New Delhi – Ahead of tomorrow’s EU-India Summit in Brussels, the international humanitarian medical organisation Doctors Without Borders (MSF) urged Indian Prime Minister Narendra Modi to keep his country’s ‘pharmacy of the developing world’ open and to resist pressure from the European Union to accept harmful provisions in a trade deal that would restrict access to affordable medicines for millions of people.
Prime Minister Modi and EU officials are expected to announce at the Summit the resumption of negotiations in the nine-years-and-counting free trade agreement talks between the two trading partners. Negotiations have mostly stalled for nearly three years, but appear set to soon resume with many contentious issues remaining on the negotiating table. They include those surrounding intellectual property issues, which could have a serious negative impact on access to medicines, including on the production and export of affordable generic medicines from India.
“India is such a vital source of affordable, generic life-saving medicines on which millions of people around the world rely, that any blow to the pharmacy of the developing world would have disastrous consequences”, said Dr Joanne Liu, International President of MSF. “As a medical treatment provider to people in over 60 countries, MSF is incredibly reliant on generic medicines from India to do our work; two thirds of all the drugs we purchase to treat HIV, tuberculosis and malaria are Indian generics. The reality is we wouldn’t be able to treat as many people if it weren’t for affordable generic medicines from India.”
While intense pressure from groups of people living with HIV, hepatitis C and cancer successfully managed to remove some of the worst provisions from the negotiations over the years, a number of issues that would harm access to medicines remain. They include the enforcement of intellectual property, which – as proposed by the EU – could also see legitimate medicines being blocked from leaving India on their way to people in developing countries if a multinational company claims that their intellectual property is being infringed upon, as well as third parties – such as treatment providers like MSF – being embroiled in court cases simply for buying or using generic medicines that are under a patent dispute. Should generic medicines not make it to people on time, the health consequences for any delay or interruption of treatment for many diseases could be serious.
“While the free trade negotiations have been on hold, the EU has moved to raise the bar higher on enforcing intellectual property, by introducing measures on goods in transit through the EU in its new rules on trademarks”, said Helle Aagaard, EU Advocacy and Policy Advisor for MSF’s Access Campaign. “MSF has repeatedly called for the removal of such measures; we can’t afford to go back to a time where we kept seeing seizures of generic medicines within the EU that were intended to provide life-saving treatment for people in developing countries.”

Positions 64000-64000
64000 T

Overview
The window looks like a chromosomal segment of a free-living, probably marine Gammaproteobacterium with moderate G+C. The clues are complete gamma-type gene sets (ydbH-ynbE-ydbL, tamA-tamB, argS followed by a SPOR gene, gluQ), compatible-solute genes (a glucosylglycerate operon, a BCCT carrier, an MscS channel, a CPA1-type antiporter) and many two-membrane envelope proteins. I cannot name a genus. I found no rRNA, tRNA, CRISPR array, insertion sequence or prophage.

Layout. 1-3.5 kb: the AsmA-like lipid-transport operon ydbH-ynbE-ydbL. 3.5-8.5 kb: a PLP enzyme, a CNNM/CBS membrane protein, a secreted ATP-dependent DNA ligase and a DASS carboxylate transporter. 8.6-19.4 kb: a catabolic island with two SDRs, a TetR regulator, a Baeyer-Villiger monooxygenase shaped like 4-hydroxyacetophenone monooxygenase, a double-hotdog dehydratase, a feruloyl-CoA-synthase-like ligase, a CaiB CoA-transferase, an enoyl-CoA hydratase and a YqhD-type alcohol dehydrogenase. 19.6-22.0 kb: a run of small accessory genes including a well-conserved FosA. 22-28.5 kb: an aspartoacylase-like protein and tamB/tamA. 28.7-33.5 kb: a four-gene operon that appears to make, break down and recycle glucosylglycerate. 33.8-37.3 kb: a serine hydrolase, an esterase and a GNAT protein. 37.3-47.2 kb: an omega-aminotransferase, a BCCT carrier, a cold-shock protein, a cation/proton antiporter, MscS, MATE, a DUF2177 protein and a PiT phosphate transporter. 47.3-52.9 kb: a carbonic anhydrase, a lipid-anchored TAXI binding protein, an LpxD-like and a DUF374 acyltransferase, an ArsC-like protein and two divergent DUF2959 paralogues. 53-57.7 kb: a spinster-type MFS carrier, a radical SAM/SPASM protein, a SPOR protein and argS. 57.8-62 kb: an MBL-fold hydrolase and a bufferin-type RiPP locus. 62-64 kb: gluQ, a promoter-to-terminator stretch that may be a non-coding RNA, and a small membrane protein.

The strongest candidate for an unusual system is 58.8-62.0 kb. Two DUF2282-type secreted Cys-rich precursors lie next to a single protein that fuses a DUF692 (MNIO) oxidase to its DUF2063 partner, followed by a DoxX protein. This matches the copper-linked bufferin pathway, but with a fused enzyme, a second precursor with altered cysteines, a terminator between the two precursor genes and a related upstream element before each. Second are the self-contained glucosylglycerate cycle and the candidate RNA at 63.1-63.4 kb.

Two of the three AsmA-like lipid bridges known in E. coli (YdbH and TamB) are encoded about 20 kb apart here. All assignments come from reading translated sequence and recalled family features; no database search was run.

MSF relies heavily on affordable Indian generics to conduct its medical work. Over 97% of the antiretroviral medicines MSF purchases to treat 230,000 people for HIV, and three quarters of the anti TB medicines to treat over 23,000 people for tuberculosis are sourced from Indian generic companies.
“With the EU-India trade negotiations set to resume, there’s still so much at stake for access to medicines”, said Leena Menghaney, South Asia Regional Head of MSF’s Access Campaign. “This EU-India Summit is where Prime Minister Modi needs to stand firm against Europe and tell them ‘no, India is not going to shut down the pharmacy of the developing world – too many lives are on the line’.”
In 2015, MSF launched a campaign - handsoff.msf.org – to urge Indian Prime Minister to protect India’s production of life-saving affordable generic medicines.
Find out more abou MSF in India
Notes to the editor:
At the height of the EU‐India Free Trade Agreement (FTA) negotiations, Indian negotiators from the Commerce Ministry rejected patent term extensions and data exclusivity as being “well beyond” international trade rule obligations. In doing so, the government stated its position on the issue clearly—“On [the] intellectual property rights issue, whatever is discussed has to be in compliance with the TRIPS commitment”—and made an assurance publicly that instead, India will ensure that the high-quality generic drugs it produces continue to be accessible for all countries.
In the last decade, India has established a balanced position on the patent system. While India does grant patent monopolies to a number of new pharmaceutical products, it is trying to strike a balance between providing intellectual property (IP) protection and having the legal flexibility to protect the right to health. It does so in FTA negotiations. In the past decade, Indian trade negotiators have rejected any IP proposals in FTA negotiations with Japan and the EU that go beyond the requirements of the TRIPS Agreement.